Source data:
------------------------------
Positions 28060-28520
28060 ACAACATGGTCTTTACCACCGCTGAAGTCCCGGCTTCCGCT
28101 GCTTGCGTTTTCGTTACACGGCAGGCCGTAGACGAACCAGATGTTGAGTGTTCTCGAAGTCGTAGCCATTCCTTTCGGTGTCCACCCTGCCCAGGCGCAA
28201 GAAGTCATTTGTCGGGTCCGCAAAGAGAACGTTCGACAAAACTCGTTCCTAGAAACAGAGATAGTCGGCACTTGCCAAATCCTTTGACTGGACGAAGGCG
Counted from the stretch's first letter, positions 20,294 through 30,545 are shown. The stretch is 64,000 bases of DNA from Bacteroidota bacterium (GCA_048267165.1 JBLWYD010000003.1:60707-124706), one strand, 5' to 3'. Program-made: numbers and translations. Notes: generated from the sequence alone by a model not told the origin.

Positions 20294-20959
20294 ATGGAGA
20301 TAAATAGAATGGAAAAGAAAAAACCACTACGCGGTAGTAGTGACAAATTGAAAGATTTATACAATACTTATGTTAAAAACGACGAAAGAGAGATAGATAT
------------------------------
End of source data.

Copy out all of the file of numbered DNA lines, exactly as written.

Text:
Positions 28060-28520
28060 ACAACATGGTCTTTACCACCGCTGAAGTCCCGGCTTCCGCT
28101 GCTTGCGTTTTCGTTACACGGCAGGCCGTAGACGAACCAGATGTTGAGTGTTCTCGAAGTCGTAGCCATTCCTTTCGGTGTCCACCCTGCCCAGGCGCAA
28201 GAAGTCATTTGTCGGGTCCGCAAAGAGAACGTTCGACAAAACTCGTTCCTAGAAACAGAGATAGTCGGCACTTGCCAAATCCTTTGACTGGACGAAGGCG
Counted from the stretch's first letter, positions 20,294 through 30,545 are shown. The stretch is 64,000 bases of DNA from Bacteroidota bacterium (GCA_048267165.1 JBLWYD010000003.1:60707-124706), one strand, 5' to 3'. Program-made: numbers and translations. Notes: generated from the sequence alone by a model not told the origin.

Positions 20294-20959
20294 ATGGAGA
20301 TAAATAGAATGGAAAAGAAAAAACCACTACGCGGTAGTAGTGACAAATTGAAAGATTTATACAATACTTATGTTAAAAACGACGAAAGAGAGATAGATAT